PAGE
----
Two of Queensland’s largest cotton-producing properties have been put on the block.
Eastern Australia Agriculture is selling its Kia Ora and Clyde properties in south-west Queensland, described as “large-scale, institutional-grade investments” by a source close to the process.
Both are generating interest from offshore buyers and domestic family farming groups, according to the source. CBRE, which is marketing the sales, declined to comment on the expected price or potential buyers.
Kia Ora covers 18,783 hectares, including approximately 8,898 hectares of highly developed flood irrigation and 902 hectares of dryland cultivation. The property is mostly used for a combination of irrigated and dryland cotton production and non-irrigated cropping including wheat, sorghum and chickpeas, with the potential to develop a further 3,525 hectares of arable land.
Clyde spans 18,418 hectares, including 3,904 hectares of flood irrigation, of which about 1,721 hectares has been developed to bankless channel. It has historically operated as a mixed irrigated and dryland cotton production and grain-growing enterprise.
Clyde also contains 7,743 hectares of arable land, currently used for grazing and support, that is steadily being developed to dryland cropping, and represents an opportunity for an investor with a business plan in mind for a large-scale asset, according to CBRE.
This is the fourth time Eastern Australia Agriculture has put the properties up for sale since it purchased them in 2008, paying A$68 million ($54 million; €43 million) for Kia Ora and A$21 million for Clyde.
EAA previously tried to sell the properties in 2013, 2014 and 2015 for values ranging from $150 million to $180 million, according to various reports.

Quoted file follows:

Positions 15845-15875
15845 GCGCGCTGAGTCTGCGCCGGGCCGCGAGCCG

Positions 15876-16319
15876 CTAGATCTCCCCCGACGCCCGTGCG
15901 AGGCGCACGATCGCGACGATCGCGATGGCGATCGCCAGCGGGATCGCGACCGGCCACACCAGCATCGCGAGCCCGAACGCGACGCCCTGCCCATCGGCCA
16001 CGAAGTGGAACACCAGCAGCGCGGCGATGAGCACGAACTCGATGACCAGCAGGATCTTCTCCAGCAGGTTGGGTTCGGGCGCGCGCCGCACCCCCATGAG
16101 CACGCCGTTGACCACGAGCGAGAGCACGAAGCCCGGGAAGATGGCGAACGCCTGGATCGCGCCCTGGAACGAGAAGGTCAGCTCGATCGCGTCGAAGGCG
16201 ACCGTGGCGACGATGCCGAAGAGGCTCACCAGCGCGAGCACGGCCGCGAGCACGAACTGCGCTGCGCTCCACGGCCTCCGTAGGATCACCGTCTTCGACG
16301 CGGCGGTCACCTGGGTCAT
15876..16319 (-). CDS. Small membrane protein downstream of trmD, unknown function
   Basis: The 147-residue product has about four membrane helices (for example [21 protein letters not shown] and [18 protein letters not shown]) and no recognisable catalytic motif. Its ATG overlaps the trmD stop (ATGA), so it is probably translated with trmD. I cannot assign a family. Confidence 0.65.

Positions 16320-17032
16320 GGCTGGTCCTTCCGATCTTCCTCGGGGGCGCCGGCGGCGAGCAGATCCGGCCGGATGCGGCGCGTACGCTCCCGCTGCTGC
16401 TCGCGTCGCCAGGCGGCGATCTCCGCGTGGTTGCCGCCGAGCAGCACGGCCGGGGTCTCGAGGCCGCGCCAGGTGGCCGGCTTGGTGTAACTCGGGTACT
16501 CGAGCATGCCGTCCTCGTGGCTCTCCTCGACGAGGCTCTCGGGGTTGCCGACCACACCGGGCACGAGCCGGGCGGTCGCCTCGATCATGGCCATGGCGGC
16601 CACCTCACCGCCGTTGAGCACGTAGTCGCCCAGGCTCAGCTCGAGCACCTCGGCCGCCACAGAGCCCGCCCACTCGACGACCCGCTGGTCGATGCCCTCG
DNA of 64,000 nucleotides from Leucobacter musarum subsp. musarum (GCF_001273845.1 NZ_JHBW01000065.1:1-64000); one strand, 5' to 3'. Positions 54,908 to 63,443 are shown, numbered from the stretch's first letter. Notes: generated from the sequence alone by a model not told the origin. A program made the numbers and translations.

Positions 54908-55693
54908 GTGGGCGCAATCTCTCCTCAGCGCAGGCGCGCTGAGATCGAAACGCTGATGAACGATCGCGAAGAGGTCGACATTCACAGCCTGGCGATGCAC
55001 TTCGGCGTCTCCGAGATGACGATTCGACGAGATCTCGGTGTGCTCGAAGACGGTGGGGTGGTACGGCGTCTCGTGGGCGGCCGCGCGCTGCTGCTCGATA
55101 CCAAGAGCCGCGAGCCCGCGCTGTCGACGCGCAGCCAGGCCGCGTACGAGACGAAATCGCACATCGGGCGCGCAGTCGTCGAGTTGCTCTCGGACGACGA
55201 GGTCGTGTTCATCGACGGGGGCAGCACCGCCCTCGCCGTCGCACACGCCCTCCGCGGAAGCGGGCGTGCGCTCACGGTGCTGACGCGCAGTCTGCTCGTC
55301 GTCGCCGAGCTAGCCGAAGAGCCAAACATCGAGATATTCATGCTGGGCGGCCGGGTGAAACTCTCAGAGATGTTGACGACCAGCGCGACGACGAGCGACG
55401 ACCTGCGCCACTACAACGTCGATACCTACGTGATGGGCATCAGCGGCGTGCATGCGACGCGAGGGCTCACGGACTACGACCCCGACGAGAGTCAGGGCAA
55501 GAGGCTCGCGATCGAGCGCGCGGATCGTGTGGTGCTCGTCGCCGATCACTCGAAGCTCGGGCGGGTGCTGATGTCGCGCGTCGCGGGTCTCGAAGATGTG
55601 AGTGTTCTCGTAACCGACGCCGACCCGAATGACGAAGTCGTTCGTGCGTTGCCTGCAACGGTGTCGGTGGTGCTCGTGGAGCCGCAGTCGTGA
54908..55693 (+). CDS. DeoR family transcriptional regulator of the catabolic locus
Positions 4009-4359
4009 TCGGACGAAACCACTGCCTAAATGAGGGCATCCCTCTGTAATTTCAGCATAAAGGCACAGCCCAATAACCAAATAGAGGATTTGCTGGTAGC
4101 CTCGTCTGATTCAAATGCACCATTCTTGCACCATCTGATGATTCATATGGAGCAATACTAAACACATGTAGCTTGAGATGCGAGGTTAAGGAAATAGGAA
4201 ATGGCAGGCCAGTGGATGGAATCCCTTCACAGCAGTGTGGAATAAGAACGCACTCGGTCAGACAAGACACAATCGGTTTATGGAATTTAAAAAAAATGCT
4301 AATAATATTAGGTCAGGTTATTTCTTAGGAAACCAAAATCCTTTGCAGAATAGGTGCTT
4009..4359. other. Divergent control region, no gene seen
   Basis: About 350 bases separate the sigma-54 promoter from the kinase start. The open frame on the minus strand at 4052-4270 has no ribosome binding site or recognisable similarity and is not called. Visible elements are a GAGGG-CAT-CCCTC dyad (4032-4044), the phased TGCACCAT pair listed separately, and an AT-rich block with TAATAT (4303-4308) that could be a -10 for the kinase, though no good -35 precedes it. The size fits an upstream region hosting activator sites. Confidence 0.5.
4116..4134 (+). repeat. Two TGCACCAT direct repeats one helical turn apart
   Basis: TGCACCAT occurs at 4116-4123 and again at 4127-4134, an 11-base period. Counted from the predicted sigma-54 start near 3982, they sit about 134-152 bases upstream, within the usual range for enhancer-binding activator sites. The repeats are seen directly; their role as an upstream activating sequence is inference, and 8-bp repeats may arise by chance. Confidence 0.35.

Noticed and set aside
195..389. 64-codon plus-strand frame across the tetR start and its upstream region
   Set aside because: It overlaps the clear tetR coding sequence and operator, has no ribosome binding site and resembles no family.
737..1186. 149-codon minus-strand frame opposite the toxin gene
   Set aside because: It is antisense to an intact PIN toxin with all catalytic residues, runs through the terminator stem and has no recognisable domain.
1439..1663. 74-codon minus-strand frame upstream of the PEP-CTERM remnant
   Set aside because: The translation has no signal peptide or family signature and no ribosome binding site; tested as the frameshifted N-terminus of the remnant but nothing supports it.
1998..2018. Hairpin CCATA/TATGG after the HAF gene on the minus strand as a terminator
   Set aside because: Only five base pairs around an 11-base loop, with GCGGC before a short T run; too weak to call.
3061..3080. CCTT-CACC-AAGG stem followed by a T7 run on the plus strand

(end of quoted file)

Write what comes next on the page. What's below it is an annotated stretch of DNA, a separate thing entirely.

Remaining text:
It was also in talks in 2017 with Macquarie Group’s Lawson Grains to sell the two properties for approximately $130 million, but negotiations reportedly got stuck on price.
Kia Ora and Clyde are now being offered for sale on a ‘walk-in, walk-out’ basis, with Eastern Australia Agriculture open to a separate or combined sale.
Potential in reserve
On February 1 the Australian government introduced new rules on foreign investment in agriculture which requires sellers to market and advertise their property for a minimum of 30 days on “channels that Australian bidders could reasonably access,” in an attempt to ensure domestic bidders get a chance to participate in the sales process.
The new rules are not expected to impact the sale of Kia Ora and Clyde, according to a source.
“We expect Clyde to attract strong interest from both domestic and international buyers who recognise the opportunity to unlock the property’s greater potential,” said CBRE’s Danny Thomas, who has been appointed to market the property with Duncan McCulloch.
“The property is underpinned by outstanding soil types, which support high cotton and grain yields, as well as ‘best working practice’ operations and infrastructure.”
Both properties are close to the major rural township of St George in Queensland’s south west. Expressions of interest close on 12 April.